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Music Theory Log

Rebel the Wolfgirl

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So, as you may have seen from this status update, I have started making progress towards my ultimate goal of creating music. As I am teaching myself music theory (via musictheory.net), I'm creating this topic to show what I've learned - I am intending to post one lesson a day (or at the very least close to one a day) - musictheory.net has a total of 39 lessons. So on that note, here is the log from my first day/lesson.

Day 1 - Staff, Clefs, and Ledger Lines


Staff: what notes are drawn on; consists of five lines and four spaces. Each line and space represents a note on a keyboard.


Clefs: symbols that say where each note goes. Two kinds of clefs - treble (or G) and bass clef. Treble clef looks like a curved G with a tail, and bass clef looks like a curvy apostrophe and colon.


Treble clef: staff line is known as G, any note on treble clef line is G. Note above G is A (there is no “H” note - musical alphabet goes from A to G). Note above A is B, and so on.


Ledger line: used to extend staff when you run out of room to draw notes - if staff ends on G note, for example, next note is A.


Bass clef: also called F clef. Staff line between two dots is F - next note is G, note after that is A, and so on.


Grand staff: theoretical staff that has eleven lines. If middle line is eliminated, you end up with two regular staffs. Adding treble clef on top staff and bass clef on bottom staff showcases the relationship between the two - they are both joined together by the middle C, an imaginary line corresponding to the missing line on the grand staff.

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Day 2 - Note Duration


Note duration: length of time a note is played - there are four types of notes; whole note, half note, quarter note, eighth note, sixteenth note


Whole note: longest duration in modern music, looks like an eyeball


Half note: half the duration of a whole note, looks like a lopsided oval with a straight line sticking out of it. Two half notes equal one whole note.


Quarter note: One-fourth of a whole note, resembles a half note, with the “oval” filled in. Two quarter notes equals a half-note, two half notes equals a whole note.


Notes smaller than quarter note have flags. Each flags halves a note’s value.


Eighth note: smaller than quarter note, looks like a quarter note with a flag on it. Two eighth notes equal one quarter note, two quarter notes equal a half note, two half notes equal a whole note.


Sixteenth note: has two flags on it, halving the value of an eighth note. Two sixteenth notes equal one eighth note, two eighth notes equal a quarter note, two quarter notes equal a half note, and two half notes equal a whole note. Four sixteenth notes can also equal one quarter note.


Notes with three or more flags exist, but are rarely used.

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Day 3 - Measures and Time Signatures


Bar lines divide the staff into measures; measures are segments of musical notation denoting the notes according to the time signature.


Time signatures: amount and types of notes in a measure. If you have two measures containing time signatures in 4/4 and 3/4 time, that means each time signature contains a certain number of quarter notes - 4 and 3 quarter notes respectively; a 4/4 time signature therefore contains two half-notes (or a whole note) and a 3/4 time signature contains 3 quarter notes, or a half and quarter note. Non quarter note time signatures can include 6/8 and 3/2 - 6/8 equals six eight notes and 3/2 equals three half notes, or 6/8 equals a half and quarter note and 3/2 equals a whole and half note.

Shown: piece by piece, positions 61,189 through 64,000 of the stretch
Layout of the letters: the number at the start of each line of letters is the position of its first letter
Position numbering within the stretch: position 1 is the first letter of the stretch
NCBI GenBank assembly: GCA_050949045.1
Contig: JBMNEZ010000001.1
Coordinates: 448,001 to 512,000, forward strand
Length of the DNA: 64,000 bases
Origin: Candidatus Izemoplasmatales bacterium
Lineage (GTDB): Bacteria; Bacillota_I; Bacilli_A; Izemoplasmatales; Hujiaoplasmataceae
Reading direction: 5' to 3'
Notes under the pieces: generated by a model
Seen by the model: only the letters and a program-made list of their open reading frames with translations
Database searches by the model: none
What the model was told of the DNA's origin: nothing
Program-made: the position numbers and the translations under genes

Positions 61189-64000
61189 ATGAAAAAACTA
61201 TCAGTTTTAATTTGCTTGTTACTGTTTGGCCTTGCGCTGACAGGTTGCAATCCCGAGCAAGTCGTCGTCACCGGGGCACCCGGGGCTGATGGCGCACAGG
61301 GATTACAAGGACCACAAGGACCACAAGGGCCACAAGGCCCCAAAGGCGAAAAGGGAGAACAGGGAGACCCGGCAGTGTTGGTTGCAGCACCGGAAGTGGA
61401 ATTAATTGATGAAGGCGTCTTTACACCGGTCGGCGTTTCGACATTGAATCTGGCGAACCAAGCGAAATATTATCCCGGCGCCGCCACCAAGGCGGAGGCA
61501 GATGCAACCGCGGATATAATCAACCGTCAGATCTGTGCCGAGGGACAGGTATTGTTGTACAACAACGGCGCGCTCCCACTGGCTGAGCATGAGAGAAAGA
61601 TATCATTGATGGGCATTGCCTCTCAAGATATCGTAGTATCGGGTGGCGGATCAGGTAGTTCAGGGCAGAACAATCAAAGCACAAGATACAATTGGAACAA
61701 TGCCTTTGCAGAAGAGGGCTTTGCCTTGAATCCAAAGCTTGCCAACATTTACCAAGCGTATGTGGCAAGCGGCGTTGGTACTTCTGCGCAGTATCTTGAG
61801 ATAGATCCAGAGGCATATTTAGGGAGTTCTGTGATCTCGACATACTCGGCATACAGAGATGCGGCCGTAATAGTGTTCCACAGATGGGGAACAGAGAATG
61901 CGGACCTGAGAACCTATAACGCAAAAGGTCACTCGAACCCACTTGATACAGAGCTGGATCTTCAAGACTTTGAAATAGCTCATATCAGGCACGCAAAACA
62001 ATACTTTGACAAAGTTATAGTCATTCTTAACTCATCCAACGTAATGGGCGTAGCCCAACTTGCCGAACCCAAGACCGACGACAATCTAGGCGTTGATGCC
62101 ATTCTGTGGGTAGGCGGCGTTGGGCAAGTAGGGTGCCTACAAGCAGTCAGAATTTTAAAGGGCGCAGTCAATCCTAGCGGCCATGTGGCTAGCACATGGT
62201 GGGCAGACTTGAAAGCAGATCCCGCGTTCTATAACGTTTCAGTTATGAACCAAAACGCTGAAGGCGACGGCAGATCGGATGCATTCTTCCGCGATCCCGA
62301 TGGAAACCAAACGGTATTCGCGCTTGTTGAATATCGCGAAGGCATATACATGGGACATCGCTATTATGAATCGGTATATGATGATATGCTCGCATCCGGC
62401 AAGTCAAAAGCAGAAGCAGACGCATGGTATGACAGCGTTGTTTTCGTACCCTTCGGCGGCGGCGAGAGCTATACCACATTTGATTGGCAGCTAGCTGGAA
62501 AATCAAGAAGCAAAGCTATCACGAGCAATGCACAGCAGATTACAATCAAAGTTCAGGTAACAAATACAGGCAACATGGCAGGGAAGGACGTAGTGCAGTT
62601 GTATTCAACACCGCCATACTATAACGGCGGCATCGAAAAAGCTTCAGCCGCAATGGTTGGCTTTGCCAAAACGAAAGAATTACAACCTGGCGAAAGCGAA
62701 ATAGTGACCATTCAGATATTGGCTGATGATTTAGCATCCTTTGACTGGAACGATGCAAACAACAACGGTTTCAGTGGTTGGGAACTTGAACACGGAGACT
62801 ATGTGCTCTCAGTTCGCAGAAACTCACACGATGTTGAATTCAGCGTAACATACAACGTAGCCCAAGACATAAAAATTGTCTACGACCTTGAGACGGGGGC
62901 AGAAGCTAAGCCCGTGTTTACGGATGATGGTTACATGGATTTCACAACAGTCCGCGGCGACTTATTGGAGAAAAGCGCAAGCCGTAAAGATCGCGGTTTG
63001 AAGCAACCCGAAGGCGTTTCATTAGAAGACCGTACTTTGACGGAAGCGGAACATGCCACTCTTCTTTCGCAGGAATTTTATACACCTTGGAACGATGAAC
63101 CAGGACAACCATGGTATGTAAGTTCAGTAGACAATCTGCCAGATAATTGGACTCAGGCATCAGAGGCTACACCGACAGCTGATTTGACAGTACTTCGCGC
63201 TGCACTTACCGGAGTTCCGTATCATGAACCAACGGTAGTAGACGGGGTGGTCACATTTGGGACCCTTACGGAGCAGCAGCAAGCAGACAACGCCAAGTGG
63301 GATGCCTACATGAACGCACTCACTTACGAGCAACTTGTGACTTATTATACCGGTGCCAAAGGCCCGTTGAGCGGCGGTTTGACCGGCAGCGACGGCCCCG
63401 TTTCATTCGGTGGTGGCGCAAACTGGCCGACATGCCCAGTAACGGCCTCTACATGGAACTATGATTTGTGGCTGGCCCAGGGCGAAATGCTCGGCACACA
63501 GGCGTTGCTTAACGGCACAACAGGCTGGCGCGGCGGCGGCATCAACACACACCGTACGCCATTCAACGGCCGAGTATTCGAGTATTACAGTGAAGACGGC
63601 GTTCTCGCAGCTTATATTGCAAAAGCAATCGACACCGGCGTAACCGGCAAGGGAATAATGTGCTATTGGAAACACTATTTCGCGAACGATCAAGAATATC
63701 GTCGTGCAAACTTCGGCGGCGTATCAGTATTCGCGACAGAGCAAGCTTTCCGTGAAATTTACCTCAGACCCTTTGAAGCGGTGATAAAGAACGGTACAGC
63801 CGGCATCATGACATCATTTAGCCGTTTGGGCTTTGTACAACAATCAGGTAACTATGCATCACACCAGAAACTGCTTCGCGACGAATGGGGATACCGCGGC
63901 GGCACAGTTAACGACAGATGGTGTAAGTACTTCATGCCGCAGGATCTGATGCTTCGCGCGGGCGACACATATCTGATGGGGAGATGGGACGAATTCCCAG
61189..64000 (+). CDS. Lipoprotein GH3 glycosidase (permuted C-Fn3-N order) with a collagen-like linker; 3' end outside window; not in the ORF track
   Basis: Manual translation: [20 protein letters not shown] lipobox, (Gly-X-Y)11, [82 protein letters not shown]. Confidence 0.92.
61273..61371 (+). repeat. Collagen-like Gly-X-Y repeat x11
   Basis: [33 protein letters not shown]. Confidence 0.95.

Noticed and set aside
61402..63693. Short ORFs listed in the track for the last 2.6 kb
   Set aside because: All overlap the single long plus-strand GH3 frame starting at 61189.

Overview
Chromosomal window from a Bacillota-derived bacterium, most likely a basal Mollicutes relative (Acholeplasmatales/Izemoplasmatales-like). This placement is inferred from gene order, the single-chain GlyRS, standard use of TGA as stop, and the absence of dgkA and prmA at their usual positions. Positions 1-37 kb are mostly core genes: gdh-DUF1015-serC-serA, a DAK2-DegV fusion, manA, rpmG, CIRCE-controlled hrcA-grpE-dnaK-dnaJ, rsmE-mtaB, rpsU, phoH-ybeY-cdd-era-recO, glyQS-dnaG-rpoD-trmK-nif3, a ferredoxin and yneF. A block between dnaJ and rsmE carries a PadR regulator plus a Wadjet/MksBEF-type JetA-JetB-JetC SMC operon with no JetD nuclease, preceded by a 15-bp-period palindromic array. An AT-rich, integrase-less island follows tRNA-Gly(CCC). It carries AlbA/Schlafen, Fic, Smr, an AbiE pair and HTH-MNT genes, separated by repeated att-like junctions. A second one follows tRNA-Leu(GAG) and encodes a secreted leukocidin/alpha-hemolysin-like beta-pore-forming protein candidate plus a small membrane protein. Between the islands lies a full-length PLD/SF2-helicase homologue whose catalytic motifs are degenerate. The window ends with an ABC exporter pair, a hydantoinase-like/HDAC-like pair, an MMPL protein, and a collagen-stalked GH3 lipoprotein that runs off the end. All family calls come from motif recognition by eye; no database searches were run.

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Day 4 - Rest Duration


Rests: periods of silence in a measure.


There are five types of rests, corresponding with each type of note: whole rest, half rest, quarter rest, eighth rest, and sixteenth rest. A whole rest looks like a box descending from the fourth staff line. A half rest looks similar, though it’s a box ascending from the middle staff line. A quarter rest resembles a sideways stylized V almost, and eighth rests and sixteenth rests resemble lines with apostrophes attached to them; like their corresponding notes, they have flags. 


To demonstrate, the lesson uses an example in 4/4 time - four quarter notes with the second replaced with a rest. As such, when played only 3 quarter notes sound with a rest in between. But I think, using the other time signatures from the previous lesson, other examples can be found. For instance, if you had a time signature of 3/2 (3 half notes), and replaced the second with a half rest, only two would sound. Or perhaps with a 6/8 time signature, you could go a bit further, replacing two eighth notes with two eighth rests - therefore only four notes would be played, with two rests in between. And finally, so long as we’re pushing boundaries, why not replace all but one quarter note in a 3/4 time signature with quarter rests (of course, this purely hypothetical scenario would only work if you were writing avant-garde pieces akin to John Cage)? Only one quarter note would be played.

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Day 5 - Dots and Ties


Augmentation dots and tenuto ties: markings used to alter a notes duration.


Dots increase duration by ½. A dotted quarter note, for example, is equal to a quarter note and an eighth note, or alternately three eighth notes


Ties merge notes of the same duration, allowing them to cross barriers such as measure lines. In the example given, there are two groups of quarter notes in 4/4 time, separated by a bar. If you use a tie to combine the 4th and 5th notes, then that would combine those two notes into one. If the measure line was not there, a half note could be placed there and turn the time signature from 4/4 to 8/4. 

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Day 6 - Steps and Accidentals


Half-step/semitone: distance from one key to the next - Key 1 and Key 2 (a white key and a black key in the example) are next to each other, so they are a half-step. Sometimes half-steps don’t always correspond to white key-black key; sometimes they can be two white keys as shown in the lesson’s second example on semitones.


Whole step/whole tone: the combined distance of two semitones - Key 1 to Key 3 is a whole tone - if you play Key 1 (white key) and Key 2 (black key) you get a semi-tone. Play Key 2 (black key) and Key 3 (white key) and you get another semitone. Play all three (white key, black key, white key) and you get a whole tone.